I recently watched Ridley Scott’s gem of a film debut The Duellists on DVD and was intrigued by the pay-off at the end. Having fought a series of increasingly passionate and violent duels spanning two decades of the Napoleonic era by sword, pistol and horse, two French cavalry officers, Armand D’Hubert (played by Keith Carradine) and Gabriel Feraud (played by Harvey Keitel) meet for one last time after Waterloo has been fought, Bonaparte has been exiled and both have been retired from the army with vastly differing fortunes.
The final duel is fought around a ruined house near D’Hubert’s estate using pistols with both participants having two shots each and no chance to reload. Feraud uses both of his shots on D’Hubert and misses. D’Hubert, with one shot left and Feraud squarely in his sights at point blank range chooses an ingenious fate for his adversary; one far worse than killing him:
You have kept me at your beck and call for fifteen years. I shall never again do what you demand of me. By every rule of single combat, from this moment your life belongs to me. Is that not correct? Then I shall simply declare you dead. In all of your dealings with me, you’ll do me the courtesy to conduct yourself as a dead man. I have submitted to your notions of honour long enough. You will now submit to mine.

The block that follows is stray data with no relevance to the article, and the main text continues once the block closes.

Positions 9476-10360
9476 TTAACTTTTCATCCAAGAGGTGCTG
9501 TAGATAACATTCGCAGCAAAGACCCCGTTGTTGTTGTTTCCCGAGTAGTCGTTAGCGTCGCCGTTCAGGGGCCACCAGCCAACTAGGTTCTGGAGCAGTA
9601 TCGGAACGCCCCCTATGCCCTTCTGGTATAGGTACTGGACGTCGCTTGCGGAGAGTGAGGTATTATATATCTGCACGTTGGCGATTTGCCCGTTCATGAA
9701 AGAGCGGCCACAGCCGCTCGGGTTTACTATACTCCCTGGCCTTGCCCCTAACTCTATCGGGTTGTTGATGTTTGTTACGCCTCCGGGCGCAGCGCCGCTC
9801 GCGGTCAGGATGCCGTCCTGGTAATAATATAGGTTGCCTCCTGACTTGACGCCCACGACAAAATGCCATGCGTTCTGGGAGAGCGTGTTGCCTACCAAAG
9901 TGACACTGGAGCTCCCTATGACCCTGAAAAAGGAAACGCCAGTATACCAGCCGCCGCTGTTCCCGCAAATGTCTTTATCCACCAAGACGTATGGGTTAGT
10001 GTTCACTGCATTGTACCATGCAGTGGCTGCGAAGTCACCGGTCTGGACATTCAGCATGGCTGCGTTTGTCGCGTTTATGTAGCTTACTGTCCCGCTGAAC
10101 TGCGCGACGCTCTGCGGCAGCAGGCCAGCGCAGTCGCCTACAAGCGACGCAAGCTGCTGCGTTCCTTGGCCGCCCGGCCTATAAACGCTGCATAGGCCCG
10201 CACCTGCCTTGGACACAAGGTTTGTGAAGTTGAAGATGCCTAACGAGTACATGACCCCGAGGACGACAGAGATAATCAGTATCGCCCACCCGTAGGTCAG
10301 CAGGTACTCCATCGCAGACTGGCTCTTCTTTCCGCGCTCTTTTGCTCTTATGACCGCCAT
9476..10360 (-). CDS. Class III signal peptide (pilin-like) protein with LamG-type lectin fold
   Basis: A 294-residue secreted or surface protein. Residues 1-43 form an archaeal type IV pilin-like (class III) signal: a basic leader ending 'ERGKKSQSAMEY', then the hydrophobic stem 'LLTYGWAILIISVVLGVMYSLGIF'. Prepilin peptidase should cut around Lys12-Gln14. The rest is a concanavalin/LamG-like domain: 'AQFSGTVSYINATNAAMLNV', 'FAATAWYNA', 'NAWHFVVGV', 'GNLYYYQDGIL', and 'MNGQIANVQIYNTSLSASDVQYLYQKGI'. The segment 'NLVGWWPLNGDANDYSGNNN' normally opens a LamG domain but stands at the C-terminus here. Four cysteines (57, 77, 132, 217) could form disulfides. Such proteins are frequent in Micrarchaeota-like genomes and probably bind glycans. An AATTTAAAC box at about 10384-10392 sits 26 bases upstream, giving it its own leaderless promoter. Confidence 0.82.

This bitterly ironic resolution has an even greater relevance for me as I have had to face a betrayal by someone who I considered to be both a friend and an intellectual superior. This person had own re-conversion back to Christian faith after being raised by their parents as a Christian before losing their faith and becoming a powerful voice opposing the Parties of God and advocating secularism and pluralism.
Now, this once great mind has not only abandoned everything they once stood for, but also everything that I thought our friendship was based. The betrayal of trust I feel has been so complete that I have no way of knowing whether anything they have said or written about me or anyone else, positive or negative, was intended sincerely.
To this person I say, “Since you have already committed personal and intellectual suicide on every level, from this moment on, I shall never again do what you demand of me, but simply declare you dead. In all of your dealings with me, you’ll do me the courtesy to conduct yourself as a dead man. I have submitted to your notions of intelligent discourse for long enough. You will now submit to mine.”
If anyone hurts and betrays you beyond repair, then declare them dead and request that they conduct themselves in future towards you as a corpse.